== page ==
Top 25 law schools ranked by law student transfer preferences

How about another law school ranking--this time, one that measures tangible law student preference for one school over another?

The ABA has released the Standard 509 disclosures from law schools for 2014. The Standard 509 includes new data this year. Schools formerly listed only the number of transfers in and out. Now, if a school accepts more than five transfer students, it must list the schools from which the transfers came. Additionally, enough transfer students requires the school to the median GPA, and with an even larger number of transfers the 75th and 25th percentile GPAs of transfer.

The data is all concealed in those PDFs. But with a little magic (text recognition, data scraping, and a little time-consuming manual cleanup), we can aggregate the transfer data. Schools logged 2221 transfers in for the Fall of 2014. Because of disclosure requirements, we know the migration patterns of 1968 of them. So we know 1968 decisions of law students to leave one institution and instead attend another.

Students applying to law schools often don't have a good idea about what schools have to offer. But once they are in law school, they have some additional information about their own institution and have a better perspective about law schools themselves.

My colleague Rob Anderson (WITNESSETH) thought that using the Bradley-Terry model would be the best way of comparing schools. (This method is used in, among other things, Peter Wolfe's college football rankings, once a component of the BCS formula.)

Using that method, here are the top 25 schools. (The full list will be revealed at WITNESSETH later this week.) Comments below.

1. Yale University

2. Stanford University

3. Harvard University

4. New York University

5. University of California-Berkeley

6. Columbia University

7. University of Chicago

8. University of Pennsylvania

9. Northwestern University

10. University of Texas at Austin

11. Duke University

12. University of Washington

13. University of California-Los Angeles

14. Vanderbilt University

15. University of Michigan

16. University of Virginia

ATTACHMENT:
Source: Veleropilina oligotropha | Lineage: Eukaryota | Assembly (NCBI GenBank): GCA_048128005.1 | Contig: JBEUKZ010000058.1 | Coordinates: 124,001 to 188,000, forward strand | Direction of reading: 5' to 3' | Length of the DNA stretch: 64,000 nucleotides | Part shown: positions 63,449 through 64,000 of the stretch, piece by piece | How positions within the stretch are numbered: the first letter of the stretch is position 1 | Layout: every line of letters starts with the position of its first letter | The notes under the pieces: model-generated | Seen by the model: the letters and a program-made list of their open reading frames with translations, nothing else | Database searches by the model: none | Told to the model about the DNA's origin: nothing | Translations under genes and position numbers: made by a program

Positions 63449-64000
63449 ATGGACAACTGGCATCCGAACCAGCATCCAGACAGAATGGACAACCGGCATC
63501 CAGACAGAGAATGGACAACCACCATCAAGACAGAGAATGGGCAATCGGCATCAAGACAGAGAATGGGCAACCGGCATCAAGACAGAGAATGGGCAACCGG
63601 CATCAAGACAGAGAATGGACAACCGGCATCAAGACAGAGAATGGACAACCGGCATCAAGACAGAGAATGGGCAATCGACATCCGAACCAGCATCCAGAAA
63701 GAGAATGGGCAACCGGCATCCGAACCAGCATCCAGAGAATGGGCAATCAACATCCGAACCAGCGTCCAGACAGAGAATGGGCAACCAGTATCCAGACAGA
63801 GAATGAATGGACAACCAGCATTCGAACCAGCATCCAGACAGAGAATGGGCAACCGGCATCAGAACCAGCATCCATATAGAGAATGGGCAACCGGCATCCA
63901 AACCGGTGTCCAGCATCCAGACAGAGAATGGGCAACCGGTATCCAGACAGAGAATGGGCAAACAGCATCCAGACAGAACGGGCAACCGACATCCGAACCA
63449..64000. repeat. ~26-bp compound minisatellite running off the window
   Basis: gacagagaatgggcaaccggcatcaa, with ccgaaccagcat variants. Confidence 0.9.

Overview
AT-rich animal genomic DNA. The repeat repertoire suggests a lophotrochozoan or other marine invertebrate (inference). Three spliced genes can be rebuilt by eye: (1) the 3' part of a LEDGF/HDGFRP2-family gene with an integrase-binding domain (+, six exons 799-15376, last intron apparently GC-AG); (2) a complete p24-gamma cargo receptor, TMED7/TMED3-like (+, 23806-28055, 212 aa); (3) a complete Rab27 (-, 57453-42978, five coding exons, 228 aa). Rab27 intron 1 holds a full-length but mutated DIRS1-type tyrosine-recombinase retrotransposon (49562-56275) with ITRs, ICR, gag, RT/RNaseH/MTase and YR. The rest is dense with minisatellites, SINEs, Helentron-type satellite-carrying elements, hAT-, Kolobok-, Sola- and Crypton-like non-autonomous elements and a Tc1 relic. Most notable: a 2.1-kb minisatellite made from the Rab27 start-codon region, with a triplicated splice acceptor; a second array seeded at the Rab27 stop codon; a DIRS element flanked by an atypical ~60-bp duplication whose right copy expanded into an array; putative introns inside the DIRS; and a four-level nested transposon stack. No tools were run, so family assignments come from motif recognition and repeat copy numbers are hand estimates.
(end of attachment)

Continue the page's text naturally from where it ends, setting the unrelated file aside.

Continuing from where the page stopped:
17. Cornell University

18. George Washington University

19. Brigham Young University

20. Georgetown University

21. University of Minnesota

22. University of Southern California

23. Southern Methodist University

24. Washington University

25. University of Notre Dame

As with any ranking system, there are obviously imperfections. Zero students transferred out of Yale, Harvard, or Stanford, so they are compared only indirectly; so too with others that had fewer transfers. Many schools had five or fewer transfers, which they did not disclose. Many students transfer for personal reasons, which may not reflect an evaluation of law school quality. Schools generally benefited if they had no (or few) transfers out; schools generally suffered if they were not required to disclose their transfer data, or if they accepted few transfers (when, of course, the most stable schools may accept the least transfers!).

Glancing at the top 25, one may wonder about some of the rankings. But consider SMU: they accepted transfers from Baylor, Hastings, and Fordham (among other institutions), but sent students only to Texas. A Bradley-Terry model would rank SMU quite high for precisely the results of this head-to-head matchup.

The data set includes all schools with at least one disclosed transfer, including the three schools in Puerto Rico, recently-accredited schools like the University of California-Irvine, and schools seeking accreditation like Concordia University.

Stay tuned: the full list of schools is forthcoming.

(If you are at a law school that did not disclose the schools from which students transfers, email us the information and we'll post an update. It will usually, but not always, help your school's ranking.)

UPDATE: This post has been modified in light of a correction in data.